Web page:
Want to learn more about home electrification, see demonstrations of heat pumps
and other electric appliances, and chat with vendors, contractors, and other
experts? Join us at the Home Electrification Expo on July 15th!
What is a Heat Pump?
A heat pump is a device that warms or cools a space by transferring thermal energy from a cooler area to a warmer one, using the refrigeration cycle. In the summer a heat pump will pull warm air out of your home and deposit it outdoors, just as a conventional air conditioner would. In the winter, it reverses, and pulls warm air from the outdoors (even when it’s very cold) and transfers that air into your home.
Why Should I Consider Switching to a Heat Pump?
Most homes in the Midwest are currently heated with gas. Unfortunately, gas is primarily made up of methane, which is an extremely potent Greenhouse Gas (GHG), and a significant contributor to climate change. Methane leaks at a number of points along the path from extraction to transmission to distribution (see Fig. 1). This includes leakage in our homes, which can contribute to poor indoor air quality and health impacts (including asthma, allergies and learning deficits), as well as climate change (RMI, 2019) . The only way we can get off fracked gas is to switch our gas-burning appliances to electric, as we clean up the grid. Recent research indicates that reducing methane in our atmosphere is a powerful way for us to relatively quickly combat global warming, as methane breaks up more quickly than carbon, leading to more immediate slowing of temperature increases. For homes currently heating with resistance heat (approximately 22% of Ann Arbor), heat pumps are a much more efficient option and will save money. The same holds true when compared with window air conditioning units. In addition, while heat pumps require some learning for those of us accustomed to gas furnaces, they can produce more even temperatures and greater comfort in the home compared to gas furnaces. For example, heat pumps work better and more efficiently when the temperature is set to comfort, and then left there, instead of adjusting the thermostat at night or when leaving the home. They also cycle between heating and AC seamlessly, controlled by the smart thermostat that accompanies the heat pump.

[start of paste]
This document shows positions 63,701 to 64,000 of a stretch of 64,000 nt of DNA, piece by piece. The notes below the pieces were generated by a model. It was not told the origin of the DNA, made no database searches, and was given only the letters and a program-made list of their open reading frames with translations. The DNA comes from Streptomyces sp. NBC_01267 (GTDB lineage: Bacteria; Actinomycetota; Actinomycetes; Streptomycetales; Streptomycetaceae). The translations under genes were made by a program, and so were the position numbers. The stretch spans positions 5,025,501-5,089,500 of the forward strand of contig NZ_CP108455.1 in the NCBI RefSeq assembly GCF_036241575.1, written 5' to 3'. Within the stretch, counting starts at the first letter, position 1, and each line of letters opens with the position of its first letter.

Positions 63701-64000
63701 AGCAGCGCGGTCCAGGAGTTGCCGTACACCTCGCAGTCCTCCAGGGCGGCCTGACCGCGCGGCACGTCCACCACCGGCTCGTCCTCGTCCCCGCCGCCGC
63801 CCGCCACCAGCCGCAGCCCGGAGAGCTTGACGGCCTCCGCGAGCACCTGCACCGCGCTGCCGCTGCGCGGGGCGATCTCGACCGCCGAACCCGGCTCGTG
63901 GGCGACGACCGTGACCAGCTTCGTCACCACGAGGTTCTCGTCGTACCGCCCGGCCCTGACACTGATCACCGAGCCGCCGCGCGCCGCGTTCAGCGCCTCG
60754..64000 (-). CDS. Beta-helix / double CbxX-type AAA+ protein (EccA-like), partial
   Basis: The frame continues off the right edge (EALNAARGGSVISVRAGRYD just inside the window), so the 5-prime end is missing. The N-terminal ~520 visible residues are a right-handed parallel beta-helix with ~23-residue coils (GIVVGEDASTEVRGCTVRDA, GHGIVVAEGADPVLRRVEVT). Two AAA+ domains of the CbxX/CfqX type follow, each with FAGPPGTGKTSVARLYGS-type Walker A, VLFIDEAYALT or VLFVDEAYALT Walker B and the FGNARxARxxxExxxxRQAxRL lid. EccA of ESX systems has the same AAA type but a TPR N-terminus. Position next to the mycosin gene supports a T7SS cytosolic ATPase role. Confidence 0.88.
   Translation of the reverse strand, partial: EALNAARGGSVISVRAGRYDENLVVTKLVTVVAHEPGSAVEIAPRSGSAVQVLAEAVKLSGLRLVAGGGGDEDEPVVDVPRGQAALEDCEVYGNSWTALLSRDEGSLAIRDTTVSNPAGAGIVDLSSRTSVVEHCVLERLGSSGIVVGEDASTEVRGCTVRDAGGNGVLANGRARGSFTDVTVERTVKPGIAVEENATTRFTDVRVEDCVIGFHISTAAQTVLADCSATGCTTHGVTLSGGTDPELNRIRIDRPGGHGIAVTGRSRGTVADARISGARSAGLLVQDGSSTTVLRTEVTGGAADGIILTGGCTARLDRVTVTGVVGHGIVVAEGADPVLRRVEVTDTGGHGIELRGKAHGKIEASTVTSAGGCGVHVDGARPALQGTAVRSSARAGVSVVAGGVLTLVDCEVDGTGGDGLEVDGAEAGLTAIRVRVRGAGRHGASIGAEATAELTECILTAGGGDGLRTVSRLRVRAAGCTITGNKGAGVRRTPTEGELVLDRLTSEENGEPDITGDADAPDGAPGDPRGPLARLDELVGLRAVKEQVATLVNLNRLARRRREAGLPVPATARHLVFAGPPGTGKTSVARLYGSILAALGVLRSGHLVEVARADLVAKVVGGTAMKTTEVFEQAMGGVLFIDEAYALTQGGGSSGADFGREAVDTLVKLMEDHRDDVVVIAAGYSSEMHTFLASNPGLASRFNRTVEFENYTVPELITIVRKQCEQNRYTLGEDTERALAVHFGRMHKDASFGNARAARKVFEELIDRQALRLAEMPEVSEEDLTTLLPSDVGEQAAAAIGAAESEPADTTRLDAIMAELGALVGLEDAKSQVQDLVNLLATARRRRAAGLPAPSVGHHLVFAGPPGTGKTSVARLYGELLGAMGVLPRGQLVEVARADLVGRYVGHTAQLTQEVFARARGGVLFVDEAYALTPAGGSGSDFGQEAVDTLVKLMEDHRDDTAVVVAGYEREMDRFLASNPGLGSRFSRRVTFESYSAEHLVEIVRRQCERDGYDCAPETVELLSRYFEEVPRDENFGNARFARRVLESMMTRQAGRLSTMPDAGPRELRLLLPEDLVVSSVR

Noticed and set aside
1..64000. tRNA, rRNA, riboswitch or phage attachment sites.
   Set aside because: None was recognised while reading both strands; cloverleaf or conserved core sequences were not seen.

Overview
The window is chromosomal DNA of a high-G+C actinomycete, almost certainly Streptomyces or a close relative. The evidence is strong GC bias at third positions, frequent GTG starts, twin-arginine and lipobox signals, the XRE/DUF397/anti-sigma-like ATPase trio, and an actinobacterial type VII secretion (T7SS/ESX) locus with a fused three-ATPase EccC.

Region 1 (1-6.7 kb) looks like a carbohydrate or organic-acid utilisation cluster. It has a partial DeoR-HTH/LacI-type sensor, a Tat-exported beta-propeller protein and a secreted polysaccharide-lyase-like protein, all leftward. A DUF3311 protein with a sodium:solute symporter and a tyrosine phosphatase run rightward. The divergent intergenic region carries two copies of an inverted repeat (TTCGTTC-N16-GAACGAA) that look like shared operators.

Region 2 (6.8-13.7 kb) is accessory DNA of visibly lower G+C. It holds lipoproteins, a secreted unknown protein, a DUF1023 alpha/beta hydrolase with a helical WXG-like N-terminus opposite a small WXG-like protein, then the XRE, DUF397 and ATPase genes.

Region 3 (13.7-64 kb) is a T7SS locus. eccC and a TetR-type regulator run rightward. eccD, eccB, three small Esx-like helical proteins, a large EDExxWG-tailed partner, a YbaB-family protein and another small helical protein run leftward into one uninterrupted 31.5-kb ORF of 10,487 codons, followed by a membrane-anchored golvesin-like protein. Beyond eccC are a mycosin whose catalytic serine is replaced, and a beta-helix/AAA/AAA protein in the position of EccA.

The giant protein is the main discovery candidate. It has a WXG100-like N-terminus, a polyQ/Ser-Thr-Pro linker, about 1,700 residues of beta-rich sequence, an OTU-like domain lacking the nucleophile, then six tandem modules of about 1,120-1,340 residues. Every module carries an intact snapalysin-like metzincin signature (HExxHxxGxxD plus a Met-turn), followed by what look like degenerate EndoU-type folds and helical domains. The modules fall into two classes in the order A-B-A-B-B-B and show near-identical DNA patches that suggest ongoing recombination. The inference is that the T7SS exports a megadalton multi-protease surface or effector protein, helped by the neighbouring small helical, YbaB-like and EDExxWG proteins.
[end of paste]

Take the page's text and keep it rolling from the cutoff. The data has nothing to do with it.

Types of Heat Pumps
Air Source Heat Pumps
Air Source Heat Pumps (ASHPs) can either be ducted (working with an established duct system in a home) or ductless, and usually have an outdoor and an indoor component. They are easy to install, and can be customized very specifically to the needs of the home. They are considerably more energy efficient than natural gas furnaces or resistance heaters (like baseboard units).
Can a Heat Pump Handle Ann Arbor's Cold Climate?
Despite clear efficiency and low-carbon benefits, heat pumps from 20 and 30 years ago struggled to operate in sub-freezing temperatures. Proven technical advances have drastically improved heat pump performance in cold climates; cold climate heat pump models maintain efficiency down to 5 deg F, and some are even able to perform below -10 deg F. These heat pumps have been successfully field tested in climates like Minnesota and the Arctic Circle. Improved integration with backup electric resistance systems provide an extra layer of security.